If you already have a steady flow of leads then it is time to look at the more leveraged forms of marketing that will help supplement what is already working for you.
Take a look at these tools to help build your own custom marketing plan.
Another crucial question to ask about your marketing is “Where are you stuck?” Another way to think about this questions is — where does your marketing need more work?
Should you be focusing on filling your marketing pipeline with new prospects? Or should your efforts be mostly around following up with the prospects you already have? Or are you following up consistently, but you’re not getting to have sales conversations with your prospects? Or are you having those conversations, but not closing sales?
If you can determine which of those four stages you might be stuck in — filling the pipeline, following up, having sales conversations, or closing sales — you can figure out what’s missing. Simply by asking this question will lead you to focusing in on what your biggest marketing challenges currently is.
Let’s say you’re stuck on filling the pipeline. Okay, why can’t you fill the pipeline? Maybe you don’t know where to find potential clients. Why don’t you know where to find potential clients? Well, it seems like your clients could be anywhere so you need a more clearly defined market niche.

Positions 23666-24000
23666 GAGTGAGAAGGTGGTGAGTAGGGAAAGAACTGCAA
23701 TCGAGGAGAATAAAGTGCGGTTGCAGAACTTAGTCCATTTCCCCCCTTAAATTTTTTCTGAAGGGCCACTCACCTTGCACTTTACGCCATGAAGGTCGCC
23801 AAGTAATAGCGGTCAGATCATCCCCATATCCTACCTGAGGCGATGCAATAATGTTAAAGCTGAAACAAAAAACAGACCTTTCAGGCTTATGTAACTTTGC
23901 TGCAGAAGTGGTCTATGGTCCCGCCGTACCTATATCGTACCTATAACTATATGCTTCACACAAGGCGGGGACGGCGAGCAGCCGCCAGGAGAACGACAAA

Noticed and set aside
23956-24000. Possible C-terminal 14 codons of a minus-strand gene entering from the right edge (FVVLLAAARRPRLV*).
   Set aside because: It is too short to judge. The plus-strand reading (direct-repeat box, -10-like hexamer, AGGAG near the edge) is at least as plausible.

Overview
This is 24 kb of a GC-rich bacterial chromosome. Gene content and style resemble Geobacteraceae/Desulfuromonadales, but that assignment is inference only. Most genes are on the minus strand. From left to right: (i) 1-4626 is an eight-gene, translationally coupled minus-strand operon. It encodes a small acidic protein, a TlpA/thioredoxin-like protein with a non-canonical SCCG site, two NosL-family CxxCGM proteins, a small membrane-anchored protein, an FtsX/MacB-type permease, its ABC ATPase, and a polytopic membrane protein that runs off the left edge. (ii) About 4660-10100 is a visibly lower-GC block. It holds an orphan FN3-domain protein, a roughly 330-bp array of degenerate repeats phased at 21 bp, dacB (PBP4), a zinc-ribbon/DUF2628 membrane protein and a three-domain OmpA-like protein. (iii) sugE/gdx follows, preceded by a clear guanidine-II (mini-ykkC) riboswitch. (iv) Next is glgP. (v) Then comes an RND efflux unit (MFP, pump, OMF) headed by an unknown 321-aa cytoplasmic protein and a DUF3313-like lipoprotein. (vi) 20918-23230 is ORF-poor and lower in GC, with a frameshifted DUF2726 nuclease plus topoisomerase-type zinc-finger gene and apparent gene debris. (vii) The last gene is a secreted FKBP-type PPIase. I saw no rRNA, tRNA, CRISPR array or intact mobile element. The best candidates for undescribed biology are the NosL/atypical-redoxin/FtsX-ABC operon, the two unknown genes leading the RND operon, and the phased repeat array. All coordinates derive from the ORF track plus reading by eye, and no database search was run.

Just like that, you’ve identified a missing ingredient for your marketing that needs to be created or obtained. It’s an essential tool that you’re missing. Start building your marketing plan with the commitment to develop this tool: define your market niche.
Now, if you knew who was in your market niche, what would be two or three simple actions you could take repeatedly to land new clients? Could you perhaps attend local networking events that are a match for your niche? And afterwards, call up the people you met there, and talk to them about what they need and what you do? And ask them if they’d like to become your client, or ask if they’d be willing to refer you people who might be a good fit?
The above set of marketing activities — define your market niche, find networking events that fit that niche, and follow up with the people you meet there to see if they could become clients or referral sources — is just one example of where the questions I’ve suggested might lead.
If you’re stuck on follow-up, and ask yourself what might be missing. The answer could be that you don’t have a good contact management system. If you did, what might be two or three actions you could take?
If it’s having sales conversations where you’re stuck, you could discover that you haven’t been asking any qualifying questions to narrow your focus to more likely clients. If you created questions like that and started asking them, you might be able to put more effort into developing relationships with only the very best prospects.
Maybe your problem area is closing sales. You could find that you’re missing a concrete way to show clients what you can do. If you were to write a white paper or case study that made your work tangible, you could work on getting that paper into the hands of all your existing contacts and referral sources, plus reach out to new ones to share this valuable resource.
Putting It All Together
Here are the questions to ask yourself again:
The answers to these questions will tell you exactly what marketing activities you need to be engaging in to get clients.